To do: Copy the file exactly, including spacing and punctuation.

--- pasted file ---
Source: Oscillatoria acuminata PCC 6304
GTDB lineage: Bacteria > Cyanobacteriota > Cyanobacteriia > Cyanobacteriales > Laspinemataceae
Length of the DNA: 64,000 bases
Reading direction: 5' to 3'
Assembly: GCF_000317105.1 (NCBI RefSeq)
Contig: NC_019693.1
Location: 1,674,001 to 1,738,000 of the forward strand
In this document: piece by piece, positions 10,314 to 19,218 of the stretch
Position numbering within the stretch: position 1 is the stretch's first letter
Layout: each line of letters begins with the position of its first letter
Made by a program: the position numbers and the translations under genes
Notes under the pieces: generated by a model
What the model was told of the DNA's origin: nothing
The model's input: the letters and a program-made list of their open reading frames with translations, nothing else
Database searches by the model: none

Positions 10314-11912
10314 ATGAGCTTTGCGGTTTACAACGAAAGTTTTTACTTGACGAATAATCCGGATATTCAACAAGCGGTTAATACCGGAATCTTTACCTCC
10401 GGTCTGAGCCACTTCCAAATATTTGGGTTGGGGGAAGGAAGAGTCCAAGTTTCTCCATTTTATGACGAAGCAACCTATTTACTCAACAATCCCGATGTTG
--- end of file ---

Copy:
Source: Oscillatoria acuminata PCC 6304
GTDB lineage: Bacteria > Cyanobacteriota > Cyanobacteriia > Cyanobacteriales > Laspinemataceae
Length of the DNA: 64,000 bases
Reading direction: 5' to 3'
Assembly: GCF_000317105.1 (NCBI RefSeq)
Contig: NC_019693.1
Location: 1,674,001 to 1,738,000 of the forward strand
In this document: piece by piece, positions 10,314 to 19,218 of the stretch
Position numbering within the stretch: position 1 is the stretch's first letter
Layout: each line of letters begins with the position of its first letter
Made by a program: the position numbers and the translations under genes
Notes under the pieces: generated by a model
What the model was told of the DNA's origin: nothing
The model's input: the letters and a program-made list of their open reading frames with translations, nothing else
Database searches by the model: none

Positions 10314-11912
10314 ATGAGCTTTGCGGTTTACAACGAAAGTTTTTACTTGACGAATAATCCGGATATTCAACAAGCGGTTAATACCGGAATCTTTACCTCC
10401 GGTCTGAGCCACTTCCAAATATTTGGGTTGGGGGAAGGAAGAGTCCAAGTTTCTCCATTTTATGACGAAGCAACCTATTTACTCAACAATCCCGATGTTG